User currently offlineindolikaa From United States of America, joined Dec 2007, 161 posts, RR: 0
Reply 22, posted (3 years 11 months 3 weeks 6 days 23 hours ago) and read 10592 times:

The Big, Bad Department of Transportation has spoken! I stand in awe of my government.

If I was Goldman Sachs, I'd be all over this. This fine is of such a proportion that Southwest may be financially vulnerable, and they may have to cut one daily flight between PHX-ABQ. If that happens, the government will have no choice but to allow a US/CO/AA/DL/B6 merger to compensate for the loss.

I just called my broker and told him to dump my LUV stocks. Too risky right now.



Vote for Pedro
User currently offlinePWMRamper From United States of America, joined Jul 2009, 599 posts, RR: 3
Reply 23, posted (3 years 11 months 3 weeks 6 days 21 hours ago) and read 10058 times:

Quoting junction (Reply 16):

Airlines have to physically give the pamphlet to the passenger, and explain their rights. Airlines also have to offer cash compensation FIRST, before anything else.


User currently offlineag92 From India, joined Jul 2006, 1317 posts, RR: 0
Reply 24, posted (3 years 11 months 3 weeks 6 days 17 hours ago) and read 7886 times:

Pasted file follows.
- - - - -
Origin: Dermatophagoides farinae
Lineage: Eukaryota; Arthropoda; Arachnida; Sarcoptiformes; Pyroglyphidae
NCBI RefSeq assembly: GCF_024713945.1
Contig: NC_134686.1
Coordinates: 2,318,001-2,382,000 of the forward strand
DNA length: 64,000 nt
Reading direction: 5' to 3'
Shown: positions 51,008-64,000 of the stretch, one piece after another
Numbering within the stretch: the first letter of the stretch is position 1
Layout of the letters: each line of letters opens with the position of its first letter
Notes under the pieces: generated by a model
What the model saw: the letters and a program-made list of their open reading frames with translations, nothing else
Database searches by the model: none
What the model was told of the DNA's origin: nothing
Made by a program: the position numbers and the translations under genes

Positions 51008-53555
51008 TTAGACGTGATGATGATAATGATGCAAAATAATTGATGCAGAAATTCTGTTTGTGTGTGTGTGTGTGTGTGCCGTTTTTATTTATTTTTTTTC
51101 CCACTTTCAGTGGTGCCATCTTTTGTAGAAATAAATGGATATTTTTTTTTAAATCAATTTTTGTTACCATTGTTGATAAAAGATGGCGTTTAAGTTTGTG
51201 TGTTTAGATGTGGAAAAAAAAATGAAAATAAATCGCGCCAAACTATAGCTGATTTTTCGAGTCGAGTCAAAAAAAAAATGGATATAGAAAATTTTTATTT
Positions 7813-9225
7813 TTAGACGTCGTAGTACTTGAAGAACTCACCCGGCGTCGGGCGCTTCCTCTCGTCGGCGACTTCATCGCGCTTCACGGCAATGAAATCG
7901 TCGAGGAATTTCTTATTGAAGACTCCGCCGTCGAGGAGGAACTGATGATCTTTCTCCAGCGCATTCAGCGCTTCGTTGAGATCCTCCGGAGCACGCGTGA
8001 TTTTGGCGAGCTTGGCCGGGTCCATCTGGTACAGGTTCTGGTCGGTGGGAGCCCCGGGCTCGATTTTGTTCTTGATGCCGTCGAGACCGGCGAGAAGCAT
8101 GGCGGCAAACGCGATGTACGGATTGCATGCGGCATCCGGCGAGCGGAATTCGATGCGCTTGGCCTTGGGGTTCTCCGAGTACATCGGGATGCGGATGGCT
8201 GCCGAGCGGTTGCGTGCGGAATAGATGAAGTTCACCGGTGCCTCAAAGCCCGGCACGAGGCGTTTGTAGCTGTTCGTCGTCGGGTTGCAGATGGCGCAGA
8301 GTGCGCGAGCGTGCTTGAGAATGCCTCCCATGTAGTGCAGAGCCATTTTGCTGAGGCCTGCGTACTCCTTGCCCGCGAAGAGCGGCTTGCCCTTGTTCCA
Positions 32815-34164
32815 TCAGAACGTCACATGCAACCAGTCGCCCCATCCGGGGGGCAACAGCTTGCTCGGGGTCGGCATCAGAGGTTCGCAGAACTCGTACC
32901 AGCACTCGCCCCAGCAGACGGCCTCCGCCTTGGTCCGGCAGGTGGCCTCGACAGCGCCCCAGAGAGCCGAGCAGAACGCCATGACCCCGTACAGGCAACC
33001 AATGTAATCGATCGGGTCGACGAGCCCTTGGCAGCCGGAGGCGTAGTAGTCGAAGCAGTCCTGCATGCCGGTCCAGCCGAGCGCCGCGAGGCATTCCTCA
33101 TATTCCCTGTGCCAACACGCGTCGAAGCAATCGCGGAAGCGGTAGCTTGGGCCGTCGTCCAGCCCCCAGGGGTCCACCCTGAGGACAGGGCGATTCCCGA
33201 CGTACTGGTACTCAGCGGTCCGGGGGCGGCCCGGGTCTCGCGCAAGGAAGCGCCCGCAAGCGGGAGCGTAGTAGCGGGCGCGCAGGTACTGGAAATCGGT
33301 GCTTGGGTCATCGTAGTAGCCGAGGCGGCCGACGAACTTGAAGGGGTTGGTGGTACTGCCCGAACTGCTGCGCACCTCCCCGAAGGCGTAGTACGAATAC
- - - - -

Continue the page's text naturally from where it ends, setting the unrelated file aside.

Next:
Its rather ironic I just watched Airline USa and it was about a bumped passenger claiming that there is a lack of compensation being offered!

25 Post contains images AirframeAS : If he was wearing his company ID (a big no-no, IMO), then the agents assumed he was a non-rev flying on company business. Therein lies the confusion.
26 dynamo12 : Here is the list of airlines and their bump rates through Sept 2009. Southwest is very close to United and Delta. These articles make it seem like the
27 atcsundevil : This doesn't surprise me one bit. It's how WN does business. They have their route structures down to a science and they'll place their lid at a given
28 Cross757 : Perhaps WN should change thier "Bags Fly Free!" slogan to something like: "Bags Fly Free...well, maybe!" or, "Bags Fly Free...IF they fly!" or perhaps